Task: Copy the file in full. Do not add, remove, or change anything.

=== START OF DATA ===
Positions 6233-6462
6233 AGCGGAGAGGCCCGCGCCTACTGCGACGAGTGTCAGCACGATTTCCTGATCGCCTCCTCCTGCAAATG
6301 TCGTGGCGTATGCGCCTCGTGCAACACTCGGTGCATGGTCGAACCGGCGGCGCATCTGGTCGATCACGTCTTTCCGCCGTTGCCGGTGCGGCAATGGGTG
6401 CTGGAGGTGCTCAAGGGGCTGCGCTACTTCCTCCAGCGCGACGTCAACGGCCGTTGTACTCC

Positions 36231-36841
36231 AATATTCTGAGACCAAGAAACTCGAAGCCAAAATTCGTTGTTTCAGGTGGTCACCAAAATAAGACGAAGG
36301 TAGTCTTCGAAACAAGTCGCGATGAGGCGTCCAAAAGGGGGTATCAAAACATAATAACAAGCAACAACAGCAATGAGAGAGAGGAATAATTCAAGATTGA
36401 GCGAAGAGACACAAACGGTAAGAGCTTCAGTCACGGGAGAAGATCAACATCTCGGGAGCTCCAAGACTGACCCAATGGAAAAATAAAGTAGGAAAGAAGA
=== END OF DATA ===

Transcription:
Positions 6233-6462
6233 AGCGGAGAGGCCCGCGCCTACTGCGACGAGTGTCAGCACGATTTCCTGATCGCCTCCTCCTGCAAATG
6301 TCGTGGCGTATGCGCCTCGTGCAACACTCGGTGCATGGTCGAACCGGCGGCGCATCTGGTCGATCACGTCTTTCCGCCGTTGCCGGTGCGGCAATGGGTG
6401 CTGGAGGTGCTCAAGGGGCTGCGCTACTTCCTCCAGCGCGACGTCAACGGCCGTTGTACTCC

Positions 36231-36841
36231 AATATTCTGAGACCAAGAAACTCGAAGCCAAAATTCGTTGTTTCAGGTGGTCACCAAAATAAGACGAAGG
36301 TAGTCTTCGAAACAAGTCGCGATGAGGCGTCCAAAAGGGGGTATCAAAACATAATAACAAGCAACAACAGCAATGAGAGAGAGGAATAATTCAAGATTGA
36401 GCGAAGAGACACAAACGGTAAGAGCTTCAGTCACGGGAGAAGATCAACATCTCGGGAGCTCCAAGACTGACCCAATGGAAAAATAAAGTAGGAAAGAAGA